The Crossings of Art in Ireland (Peter Land, 2014).
Moi, Ruben / Boyce, Brynhildur / Armstrong, Charles I. (eds)
The essays in this volume explore interartistic connections in Irish literature, drama, film and the visual arts. Within modern and postmodern culture, innovation is often driven by surprising interrelations between the arts, and this book offers a discussion of this phenomenon and analyses a number of artworks that move across disciplines. Several contributors examine the concept of ekphrasis, looking at how Irish writers such as Seamus Heaney, John Banville, Paul Muldoon, Ciaran Carson, Patrick Kavanagh, W.B. Yeats and Samuel Beckett have responded to the visual arts. Others explore interartistic ‘crossings’ in the drama of Brian Friel, in James Barry’s eighteenth-century Shakespeare paintings and in contemporary Irish film. Together, the essays present a fresh perspective on Irish artistic culture and open up new avenues for future study.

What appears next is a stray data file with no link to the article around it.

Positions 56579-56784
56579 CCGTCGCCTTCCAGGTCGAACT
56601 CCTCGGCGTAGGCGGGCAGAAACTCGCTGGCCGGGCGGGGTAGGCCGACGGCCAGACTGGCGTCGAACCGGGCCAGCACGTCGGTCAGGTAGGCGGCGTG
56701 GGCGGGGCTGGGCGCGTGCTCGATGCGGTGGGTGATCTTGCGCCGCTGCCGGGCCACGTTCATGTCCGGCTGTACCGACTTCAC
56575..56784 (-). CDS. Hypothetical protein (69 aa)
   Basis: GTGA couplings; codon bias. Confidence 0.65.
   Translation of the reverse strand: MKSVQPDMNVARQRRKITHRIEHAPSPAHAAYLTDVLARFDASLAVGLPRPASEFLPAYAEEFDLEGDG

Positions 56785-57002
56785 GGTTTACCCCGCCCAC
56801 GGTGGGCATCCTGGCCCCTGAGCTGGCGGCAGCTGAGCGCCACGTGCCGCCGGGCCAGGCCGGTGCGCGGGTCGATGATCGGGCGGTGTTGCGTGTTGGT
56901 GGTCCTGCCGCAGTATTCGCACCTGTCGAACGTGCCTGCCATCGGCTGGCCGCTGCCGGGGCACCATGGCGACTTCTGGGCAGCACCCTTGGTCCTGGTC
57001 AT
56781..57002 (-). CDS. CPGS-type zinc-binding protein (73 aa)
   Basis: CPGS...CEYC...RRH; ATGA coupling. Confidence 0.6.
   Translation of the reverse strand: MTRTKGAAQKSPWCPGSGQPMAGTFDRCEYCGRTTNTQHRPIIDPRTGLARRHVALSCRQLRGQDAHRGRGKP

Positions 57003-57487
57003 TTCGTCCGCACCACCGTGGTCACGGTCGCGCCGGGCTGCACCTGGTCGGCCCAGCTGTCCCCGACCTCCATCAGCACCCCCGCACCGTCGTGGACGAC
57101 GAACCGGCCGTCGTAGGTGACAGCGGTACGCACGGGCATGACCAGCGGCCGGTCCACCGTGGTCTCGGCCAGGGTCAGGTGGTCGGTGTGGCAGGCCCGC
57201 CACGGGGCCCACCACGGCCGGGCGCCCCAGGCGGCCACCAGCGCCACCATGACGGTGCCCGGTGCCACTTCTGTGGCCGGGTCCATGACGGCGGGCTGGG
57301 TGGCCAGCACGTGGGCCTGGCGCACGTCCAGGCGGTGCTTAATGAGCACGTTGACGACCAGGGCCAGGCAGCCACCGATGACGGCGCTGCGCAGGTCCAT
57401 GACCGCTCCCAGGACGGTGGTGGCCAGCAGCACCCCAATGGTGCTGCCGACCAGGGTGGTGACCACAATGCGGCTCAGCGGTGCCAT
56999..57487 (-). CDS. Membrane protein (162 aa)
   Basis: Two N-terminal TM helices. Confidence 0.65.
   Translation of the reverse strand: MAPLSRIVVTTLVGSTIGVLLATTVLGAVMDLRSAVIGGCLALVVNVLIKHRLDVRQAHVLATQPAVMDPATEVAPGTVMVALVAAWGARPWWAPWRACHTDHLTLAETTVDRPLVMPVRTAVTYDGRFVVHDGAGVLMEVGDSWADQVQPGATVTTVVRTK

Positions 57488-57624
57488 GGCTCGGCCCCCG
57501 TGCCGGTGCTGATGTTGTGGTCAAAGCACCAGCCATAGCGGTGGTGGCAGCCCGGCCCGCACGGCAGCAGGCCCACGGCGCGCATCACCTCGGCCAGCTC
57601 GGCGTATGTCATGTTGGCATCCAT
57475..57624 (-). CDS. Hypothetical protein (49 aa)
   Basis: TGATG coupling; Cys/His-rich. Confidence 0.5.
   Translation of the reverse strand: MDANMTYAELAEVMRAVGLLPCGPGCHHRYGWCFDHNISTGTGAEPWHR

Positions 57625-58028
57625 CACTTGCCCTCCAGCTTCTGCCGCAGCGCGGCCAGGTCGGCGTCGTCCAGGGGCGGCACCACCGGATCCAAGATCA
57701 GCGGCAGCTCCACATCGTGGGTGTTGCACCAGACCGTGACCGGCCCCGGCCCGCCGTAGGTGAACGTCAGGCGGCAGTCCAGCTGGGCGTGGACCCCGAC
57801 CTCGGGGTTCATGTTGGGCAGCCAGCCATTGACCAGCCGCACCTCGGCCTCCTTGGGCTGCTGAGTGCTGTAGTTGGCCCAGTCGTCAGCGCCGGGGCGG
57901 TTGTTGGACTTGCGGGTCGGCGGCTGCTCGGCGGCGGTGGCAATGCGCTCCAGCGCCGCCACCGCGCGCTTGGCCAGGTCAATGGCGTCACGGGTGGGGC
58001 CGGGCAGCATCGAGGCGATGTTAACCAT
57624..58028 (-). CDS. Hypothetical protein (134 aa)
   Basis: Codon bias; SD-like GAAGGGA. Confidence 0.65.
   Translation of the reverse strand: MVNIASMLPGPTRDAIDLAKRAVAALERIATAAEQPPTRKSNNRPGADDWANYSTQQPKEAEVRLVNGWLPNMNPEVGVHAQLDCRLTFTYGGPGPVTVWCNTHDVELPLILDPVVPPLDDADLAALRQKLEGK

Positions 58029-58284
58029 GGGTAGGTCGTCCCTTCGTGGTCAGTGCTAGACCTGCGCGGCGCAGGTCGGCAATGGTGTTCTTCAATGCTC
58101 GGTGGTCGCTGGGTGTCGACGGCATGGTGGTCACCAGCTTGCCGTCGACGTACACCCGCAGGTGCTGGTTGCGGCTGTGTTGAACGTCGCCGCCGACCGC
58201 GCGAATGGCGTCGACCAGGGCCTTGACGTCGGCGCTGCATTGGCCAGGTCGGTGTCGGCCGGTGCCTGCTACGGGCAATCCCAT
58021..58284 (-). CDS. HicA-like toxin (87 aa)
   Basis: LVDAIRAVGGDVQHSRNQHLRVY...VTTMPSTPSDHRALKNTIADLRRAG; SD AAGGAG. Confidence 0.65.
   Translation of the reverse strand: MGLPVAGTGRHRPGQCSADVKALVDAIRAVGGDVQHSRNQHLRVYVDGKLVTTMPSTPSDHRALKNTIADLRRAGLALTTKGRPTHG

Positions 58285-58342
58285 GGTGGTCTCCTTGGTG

Contents: Róisín Keys: Brian Friel’s Performances: Meaning in an Intermedial Play – Anne Karhio: Between Text, Video and Performance: Landscape in Pamela Brown’s ‘Ireland Unfree’ – Bent Sørensen: ‘True Gods of Sound and Stone’ – The Many Crossings of Patrick Kavanagh’s On Raglan Road – Seán Crosson: ‘All this must come to an end. Through talking’: Dialogue and Troubles Cinema – Fionna Barber: Visual Tectonics: Post-millenial Art in Ireland – Stuart Sillars: James Barry’s Shakespeare Paintings – Charles I. Armstrong: Proud and Wayward: W. B. Yeats, Aesthetic Engagement and the Hugh Lane Pictures – Britta Olinder: John Hewitt and the Sister Arts – Erik Tonning: The Christ Disbelieved by Beckett: Christian Iconography in Samuel Beckett’s Work – Joakim Wrethed: ‘A Momentous Nothing’: The Phenomenology of Life, Ekphrasis and Temporality in John Banville’s The Sea – Eugene O’Brien: ‘A Shabby Old Couple’: Seamus Heaney’s Ekphrastic Imperative – Ruben Moi: Verse, Visuality and Vision: The Challenges of Ekphrasis in Ciaran Carson’s Poetry – Anthony W. Johnson: The Adoration of the Maggot: A Muldonic Coronation.